The association between early parent‐child attachment security and peer rejection among preschool children was examined. Children in three preschool classrooms (N = 37) participated. Mothers rated their children's attachment security at age 3 years on the Attachment Q‐Set (Waters, 1987). Sociometric ratings were collected from classmates at age 4 years through individual picture interviews. Teachers rated externalizing and internalizing behaviour exhibited at preschool. Lower attachment security was associated with greater subsequent peer rejection and higher externalizing and internalizing behaviour scores. An exploratory path model suggested that the linkage between early insecure attachment and later peer rejection may be mediated by externalizing behaviour.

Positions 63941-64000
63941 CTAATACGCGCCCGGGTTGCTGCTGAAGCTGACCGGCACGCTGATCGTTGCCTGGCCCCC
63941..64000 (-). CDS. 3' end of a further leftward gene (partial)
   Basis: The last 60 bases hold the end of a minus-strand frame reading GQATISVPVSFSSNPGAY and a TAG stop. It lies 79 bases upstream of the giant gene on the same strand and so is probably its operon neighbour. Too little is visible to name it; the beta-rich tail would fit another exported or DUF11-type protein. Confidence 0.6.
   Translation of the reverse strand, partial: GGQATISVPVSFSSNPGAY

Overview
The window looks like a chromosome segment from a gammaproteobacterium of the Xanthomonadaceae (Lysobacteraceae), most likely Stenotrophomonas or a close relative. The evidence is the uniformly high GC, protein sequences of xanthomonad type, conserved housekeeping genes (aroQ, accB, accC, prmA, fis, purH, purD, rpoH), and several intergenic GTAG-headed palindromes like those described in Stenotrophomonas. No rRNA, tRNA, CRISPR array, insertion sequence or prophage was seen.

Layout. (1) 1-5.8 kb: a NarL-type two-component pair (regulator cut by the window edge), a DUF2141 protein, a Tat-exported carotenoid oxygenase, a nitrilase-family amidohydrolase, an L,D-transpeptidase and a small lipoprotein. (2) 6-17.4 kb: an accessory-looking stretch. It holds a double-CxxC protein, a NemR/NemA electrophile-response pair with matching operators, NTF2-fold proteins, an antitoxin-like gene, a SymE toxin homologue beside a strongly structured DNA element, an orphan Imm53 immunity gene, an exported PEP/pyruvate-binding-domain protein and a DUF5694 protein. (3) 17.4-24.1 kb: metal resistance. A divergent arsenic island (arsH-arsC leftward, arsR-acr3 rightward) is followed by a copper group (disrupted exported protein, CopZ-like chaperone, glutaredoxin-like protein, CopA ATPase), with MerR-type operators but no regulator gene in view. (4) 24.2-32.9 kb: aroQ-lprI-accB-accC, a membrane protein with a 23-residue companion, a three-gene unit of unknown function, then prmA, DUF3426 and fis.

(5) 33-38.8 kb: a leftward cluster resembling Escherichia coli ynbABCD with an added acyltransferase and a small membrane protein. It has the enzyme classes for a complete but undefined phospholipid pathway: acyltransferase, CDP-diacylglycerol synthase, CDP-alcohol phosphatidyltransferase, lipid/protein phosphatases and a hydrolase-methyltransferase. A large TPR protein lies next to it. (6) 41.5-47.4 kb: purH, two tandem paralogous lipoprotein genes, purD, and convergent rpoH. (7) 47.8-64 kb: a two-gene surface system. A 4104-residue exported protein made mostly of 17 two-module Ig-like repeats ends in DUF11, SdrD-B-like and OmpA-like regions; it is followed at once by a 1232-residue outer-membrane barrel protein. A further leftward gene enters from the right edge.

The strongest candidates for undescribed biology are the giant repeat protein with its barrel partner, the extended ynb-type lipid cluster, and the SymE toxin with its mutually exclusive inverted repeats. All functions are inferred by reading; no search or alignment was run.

ADHD is the most common neurobehavioral disorder of childhood, presenting with pervasive and impairing symptoms of inattention, hyperactivity, impulsivity, or a combination. The leading hypothesis of the underlying physiology of this disorder of inattention and/or hyperactivity-impulsivity is based on catecholamine dysfunction. Pharmacotherapy research indicates that psychostimulants, which are catecholamine agonists, show the greatest efficacy for treating the core symptoms of ADHD. Exercise affects the same dopaminergic and noradrenergic systems that stimulant medications target and is a stressor, which elicits measurable physiological changes. The magnitude of these peripheral alterations is posited as a potential biomarker of ADHD. The hypothesis that exercise training alters the underlying physiology present in ADHD and other medical conditions as well as conceptual issues behind its potential clinical utility is reviewed.